Making Android-based mobile devices more private and secure can be a challenge. Here’s a look at two custom-built versions of Android that aim to provide comprehensive out-of-the-box privacy and security, with little work on the part of the user.
Privacy gaps on Android exist at several levels. There’s the operating system itself, which could have bugs that allow third parties to steal your data. There are the apps that come pre-bundled with Android devices, which could leak private data or actively try to collect information about you. There are the communication protocols that Android uses, which are not always encrypted or designed with privacy in mind.
We’ve already covered steps you can take to make an Android-based phone or tablet more secure and private. Most of those changes involve installing custom apps and bolstering the security settings of the mobile operating system.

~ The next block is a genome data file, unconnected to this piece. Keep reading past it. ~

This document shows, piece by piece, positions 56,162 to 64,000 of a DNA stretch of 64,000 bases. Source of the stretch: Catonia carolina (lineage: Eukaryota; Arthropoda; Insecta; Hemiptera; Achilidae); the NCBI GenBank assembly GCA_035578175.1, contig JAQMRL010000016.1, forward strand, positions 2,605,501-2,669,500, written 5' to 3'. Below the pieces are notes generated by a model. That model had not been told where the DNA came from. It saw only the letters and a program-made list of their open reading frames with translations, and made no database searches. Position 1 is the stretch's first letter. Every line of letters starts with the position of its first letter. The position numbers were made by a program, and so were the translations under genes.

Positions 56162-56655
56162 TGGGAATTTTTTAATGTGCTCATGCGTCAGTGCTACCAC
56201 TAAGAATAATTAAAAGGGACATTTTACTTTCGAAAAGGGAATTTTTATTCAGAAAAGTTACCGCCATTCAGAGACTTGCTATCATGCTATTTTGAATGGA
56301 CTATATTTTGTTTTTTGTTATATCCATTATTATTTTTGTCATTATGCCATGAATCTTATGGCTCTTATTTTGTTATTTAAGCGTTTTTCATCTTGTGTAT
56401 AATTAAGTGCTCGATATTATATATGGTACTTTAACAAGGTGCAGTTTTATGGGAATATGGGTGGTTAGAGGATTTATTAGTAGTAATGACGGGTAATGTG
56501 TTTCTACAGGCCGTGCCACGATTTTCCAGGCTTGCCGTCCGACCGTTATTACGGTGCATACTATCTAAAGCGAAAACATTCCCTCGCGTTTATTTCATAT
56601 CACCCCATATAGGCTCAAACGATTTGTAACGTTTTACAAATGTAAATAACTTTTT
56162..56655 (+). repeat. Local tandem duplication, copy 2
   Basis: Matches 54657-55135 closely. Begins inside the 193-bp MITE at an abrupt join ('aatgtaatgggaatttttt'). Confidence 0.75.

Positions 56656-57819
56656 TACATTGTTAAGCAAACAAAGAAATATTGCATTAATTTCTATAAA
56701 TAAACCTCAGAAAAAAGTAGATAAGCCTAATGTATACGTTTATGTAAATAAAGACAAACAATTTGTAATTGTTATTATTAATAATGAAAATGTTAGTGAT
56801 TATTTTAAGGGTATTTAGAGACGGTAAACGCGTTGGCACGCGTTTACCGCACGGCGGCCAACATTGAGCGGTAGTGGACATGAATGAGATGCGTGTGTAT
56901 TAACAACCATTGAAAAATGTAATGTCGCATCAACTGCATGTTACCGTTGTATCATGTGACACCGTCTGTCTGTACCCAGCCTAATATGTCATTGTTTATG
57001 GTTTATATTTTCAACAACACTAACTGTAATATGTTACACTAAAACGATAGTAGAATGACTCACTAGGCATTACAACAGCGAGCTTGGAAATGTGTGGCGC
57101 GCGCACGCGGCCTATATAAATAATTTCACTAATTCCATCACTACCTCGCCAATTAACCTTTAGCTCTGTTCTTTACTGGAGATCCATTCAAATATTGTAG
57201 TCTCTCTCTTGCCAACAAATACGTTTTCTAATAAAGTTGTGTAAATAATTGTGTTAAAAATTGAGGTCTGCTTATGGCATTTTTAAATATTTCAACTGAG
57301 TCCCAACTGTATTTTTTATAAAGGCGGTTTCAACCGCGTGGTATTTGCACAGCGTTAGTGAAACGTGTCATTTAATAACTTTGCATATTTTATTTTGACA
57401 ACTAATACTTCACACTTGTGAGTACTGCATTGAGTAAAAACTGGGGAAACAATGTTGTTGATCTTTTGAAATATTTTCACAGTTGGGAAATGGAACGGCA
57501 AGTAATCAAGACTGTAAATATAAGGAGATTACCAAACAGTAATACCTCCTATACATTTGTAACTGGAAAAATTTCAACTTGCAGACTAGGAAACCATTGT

But if you just want a “turn-key” way to make your Android device more private, you could use a version of Android that is designed specifically to increase security and privacy. Such a system comes with privacy features built-in, rather than requiring you to install them manually.
There are two privacy-oriented versions of Android worth considering:
- Replicant. The main goal of this OS is to replace many of the proprietary parts of the operating system with free/open source code. That eliminates concerns that closed-source parts of the software running on your mobile device could be used to spy on you without your knowledge. The chief limitation of Replicant is that it only supports certain types of devices. Otherwise, it’s free and easy to use on the hardware it supports.
- Silent OS. This is a commercial implementation of Android that promises to protect privacy above all else. It’s designed more for companies that want to protect their data than for individual users. Still, it’s useful because it includes several built-in apps for secure communications. It also provides special features that help you isolate different apps and their associated data from one another. That makes it harder for apps to collect data about you or for hackers to exploit security vulnerabilities in an app’s code. You have to pay to use Silent OS.
1 thought on “Two Free Privacy-Focused Mobile Operating Systems”
Header says “TWO FREE os” but the article contains only one free os and the other a non-free os. Y’all need to reconsider where you stand on media ethics.